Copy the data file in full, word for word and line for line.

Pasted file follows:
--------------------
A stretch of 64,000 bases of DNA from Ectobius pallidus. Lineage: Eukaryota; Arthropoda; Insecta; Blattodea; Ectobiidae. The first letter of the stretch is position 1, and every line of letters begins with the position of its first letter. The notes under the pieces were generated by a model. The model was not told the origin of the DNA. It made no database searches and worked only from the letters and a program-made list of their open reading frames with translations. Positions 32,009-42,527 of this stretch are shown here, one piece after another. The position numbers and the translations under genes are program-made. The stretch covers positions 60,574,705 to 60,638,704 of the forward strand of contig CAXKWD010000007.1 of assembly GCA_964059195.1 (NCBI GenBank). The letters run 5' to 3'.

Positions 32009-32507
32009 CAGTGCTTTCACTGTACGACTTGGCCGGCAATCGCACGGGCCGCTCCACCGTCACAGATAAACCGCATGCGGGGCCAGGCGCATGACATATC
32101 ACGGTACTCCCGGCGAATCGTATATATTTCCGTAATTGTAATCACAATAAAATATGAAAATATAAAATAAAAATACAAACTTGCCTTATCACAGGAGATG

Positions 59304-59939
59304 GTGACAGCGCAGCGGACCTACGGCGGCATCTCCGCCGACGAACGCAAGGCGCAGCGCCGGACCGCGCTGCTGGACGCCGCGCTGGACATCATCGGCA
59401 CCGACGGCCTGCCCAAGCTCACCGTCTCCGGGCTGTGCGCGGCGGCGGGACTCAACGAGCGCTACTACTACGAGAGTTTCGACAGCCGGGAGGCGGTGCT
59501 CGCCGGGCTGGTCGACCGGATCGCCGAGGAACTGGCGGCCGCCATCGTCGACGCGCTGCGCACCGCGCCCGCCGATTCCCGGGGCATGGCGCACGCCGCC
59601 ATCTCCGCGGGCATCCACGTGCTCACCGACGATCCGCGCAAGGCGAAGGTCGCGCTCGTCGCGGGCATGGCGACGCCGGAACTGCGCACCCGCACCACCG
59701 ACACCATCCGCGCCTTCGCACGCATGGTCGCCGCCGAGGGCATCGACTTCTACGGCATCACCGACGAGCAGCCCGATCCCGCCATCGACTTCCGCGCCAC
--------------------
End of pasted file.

A stretch of 64,000 bases of DNA from Ectobius pallidus. Lineage: Eukaryota; Arthropoda; Insecta; Blattodea; Ectobiidae. The first letter of the stretch is position 1, and every line of letters begins with the position of its first letter. The notes under the pieces were generated by a model. The model was not told the origin of the DNA. It made no database searches and worked only from the letters and a program-made list of their open reading frames with translations. Positions 32,009-42,527 of this stretch are shown here, one piece after another. The position numbers and the translations under genes are program-made. The stretch covers positions 60,574,705 to 60,638,704 of the forward strand of contig CAXKWD010000007.1 of assembly GCA_964059195.1 (NCBI GenBank). The letters run 5' to 3'.

Positions 32009-32507
32009 CAGTGCTTTCACTGTACGACTTGGCCGGCAATCGCACGGGCCGCTCCACCGTCACAGATAAACCGCATGCGGGGCCAGGCGCATGACATATC
32101 ACGGTACTCCCGGCGAATCGTATATATTTCCGTAATTGTAATCACAATAAAATATGAAAATATAAAATAAAAATACAAACTTGCCTTATCACAGGAGATG

Positions 59304-59939
59304 GTGACAGCGCAGCGGACCTACGGCGGCATCTCCGCCGACGAACGCAAGGCGCAGCGCCGGACCGCGCTGCTGGACGCCGCGCTGGACATCATCGGCA
59401 CCGACGGCCTGCCCAAGCTCACCGTCTCCGGGCTGTGCGCGGCGGCGGGACTCAACGAGCGCTACTACTACGAGAGTTTCGACAGCCGGGAGGCGGTGCT
59501 CGCCGGGCTGGTCGACCGGATCGCCGAGGAACTGGCGGCCGCCATCGTCGACGCGCTGCGCACCGCGCCCGCCGATTCCCGGGGCATGGCGCACGCCGCC
59601 ATCTCCGCGGGCATCCACGTGCTCACCGACGATCCGCGCAAGGCGAAGGTCGCGCTCGTCGCGGGCATGGCGACGCCGGAACTGCGCACCCGCACCACCG
59701 ACACCATCCGCGCCTTCGCACGCATGGTCGCCGCCGAGGGCATCGACTTCTACGGCATCACCGACGAGCAGCCCGATCCCGCCATCGACTTCCGCGCCAC